The past decade has witnessed an explosion of articles, panels and podcasts on the relationship between popular cultural artifacts and national security. From Battlestar Galactica to Harry Potter, and from Star Wars to Game of Thrones, fiction has generated a vocabulary for teaching, engagement and even a form of strategic analysis.
Partisan disputes may explain the appeal of this kind of work. With analysts bitterly divided over foundational questions of national security and foreign policy, fictional works provide scarce common ground for discussion and debate. Fighting over imaginary landscapes frees analysts, at least in part, from tricky questions of real world assessment.
Williams Shakespeare died on April 23, 1616. As we pass the four hundredth anniversary of the passing of the Bard, it is perhaps worthy of our time to grant him the same courtesy that we give to George R. R. Martin. The works of Shakespeare have served as a touchstone for much strategic and military thinking over the years. In all likelihood, they will continue to do so into the future.
The Bard on War
War serves as the setting for many of the bard’s finest plays. Two of the four great dramas involve large-scale combat, as do many of the best historical plays. Shakespeare lived in the Renaissance world of warfare, where early modern forms of military organization competed with medieval affiliations and concepts.
Shakespeare primarily, although not exclusively, attempts to depict the warfare of the late medieval and ancient periods. His depiction of the medieval includes a fixation on personalities, and on the ties that bind feudal lords to their soldiers (as well as to their enemies). His depiction of ancient warfare depends less on the personal, which in some ways proves more familiar to moderns than the medieval.
Fortunately, Shakespeare’s main contribution lies more in the camp than on the battlefield. On the one hand, this has enabled adapters to place him within a modern military context (as with Richard III and Coriolanus). On the other, it has kept the eye of the audience steadily on the interpersonal; the motivations of soldiers for glory, loot and honor; and the ways in which soldiers relate to one another. Indeed, Henry’s passage through his camp on the day before the Battle of Agincourt has become a foundational text for understanding the relationships between commanders and their men.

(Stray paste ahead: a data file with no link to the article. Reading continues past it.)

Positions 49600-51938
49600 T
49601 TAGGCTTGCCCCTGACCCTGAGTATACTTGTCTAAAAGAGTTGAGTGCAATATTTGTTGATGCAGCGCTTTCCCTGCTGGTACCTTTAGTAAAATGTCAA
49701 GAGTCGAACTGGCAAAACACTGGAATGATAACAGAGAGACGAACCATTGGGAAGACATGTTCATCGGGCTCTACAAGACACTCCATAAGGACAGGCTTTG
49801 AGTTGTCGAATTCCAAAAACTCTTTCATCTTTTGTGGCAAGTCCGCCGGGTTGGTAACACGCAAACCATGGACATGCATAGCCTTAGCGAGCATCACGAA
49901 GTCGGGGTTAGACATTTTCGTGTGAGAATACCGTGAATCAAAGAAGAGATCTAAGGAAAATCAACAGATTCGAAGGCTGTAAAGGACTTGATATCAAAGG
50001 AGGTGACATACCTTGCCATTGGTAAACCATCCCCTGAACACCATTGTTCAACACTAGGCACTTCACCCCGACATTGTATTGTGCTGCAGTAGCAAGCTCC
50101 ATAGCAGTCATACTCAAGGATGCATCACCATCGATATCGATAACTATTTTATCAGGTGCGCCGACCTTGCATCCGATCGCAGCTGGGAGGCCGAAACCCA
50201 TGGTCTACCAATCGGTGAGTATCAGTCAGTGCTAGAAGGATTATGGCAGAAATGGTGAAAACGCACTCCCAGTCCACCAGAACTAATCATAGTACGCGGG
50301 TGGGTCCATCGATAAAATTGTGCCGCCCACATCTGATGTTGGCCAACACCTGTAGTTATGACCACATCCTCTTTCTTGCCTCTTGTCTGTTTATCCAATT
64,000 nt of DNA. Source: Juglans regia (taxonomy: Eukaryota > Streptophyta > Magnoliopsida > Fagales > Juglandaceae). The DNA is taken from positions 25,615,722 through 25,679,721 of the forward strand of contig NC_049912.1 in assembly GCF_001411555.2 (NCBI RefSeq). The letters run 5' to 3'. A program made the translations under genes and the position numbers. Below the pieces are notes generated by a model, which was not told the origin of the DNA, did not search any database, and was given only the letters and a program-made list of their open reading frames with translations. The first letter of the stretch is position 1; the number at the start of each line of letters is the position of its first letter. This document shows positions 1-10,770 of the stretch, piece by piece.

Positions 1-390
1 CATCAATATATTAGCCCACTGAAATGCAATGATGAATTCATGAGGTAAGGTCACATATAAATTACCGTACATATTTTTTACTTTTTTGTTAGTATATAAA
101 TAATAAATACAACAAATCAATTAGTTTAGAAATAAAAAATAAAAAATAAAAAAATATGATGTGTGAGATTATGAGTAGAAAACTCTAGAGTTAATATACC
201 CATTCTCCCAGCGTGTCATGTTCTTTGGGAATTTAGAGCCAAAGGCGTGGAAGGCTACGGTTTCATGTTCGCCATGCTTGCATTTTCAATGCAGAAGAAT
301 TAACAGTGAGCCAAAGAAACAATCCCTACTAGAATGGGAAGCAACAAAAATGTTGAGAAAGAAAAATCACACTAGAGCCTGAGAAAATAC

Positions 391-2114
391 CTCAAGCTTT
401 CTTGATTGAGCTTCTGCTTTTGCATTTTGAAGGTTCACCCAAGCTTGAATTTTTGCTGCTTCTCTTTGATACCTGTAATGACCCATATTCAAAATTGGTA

The Bard on the Nation
Shakespeare wrote at the dawn of modern nationalism. In many ways, he served as an effective propagandist for a British nation united under a single crown, and needing a single national literature. We can understand how the proto-nationalism evident in Shakespeare’s Roman plays appealed to him (and to his audience) in this context, but he does not shy away from making direct, concrete appeals to British communal identity. Macbeth surely played a role in this effort, legitimating and historicizing the unification of Scotland and England. Similarly, the history plays help to provide a common national story for the disparate parts of the kingdom.
Shakespeare also took care to delineate the boundary between French and English nationalism. Henry V remains the clearest evocation of a uniquely English fighting spirit, even as Henry makes the case that he so loves France that he could not part with a village of it. But an undercurrent of British nationalism also runs through King Lear, despite the most sympathetic daughter finding herself by the side of the king of France. None of this leaves us with very useful insights into the future of Europe, or even of Brexit, but Shakespeare’s work does offer a window into how popular literature can help manufacture a national identity.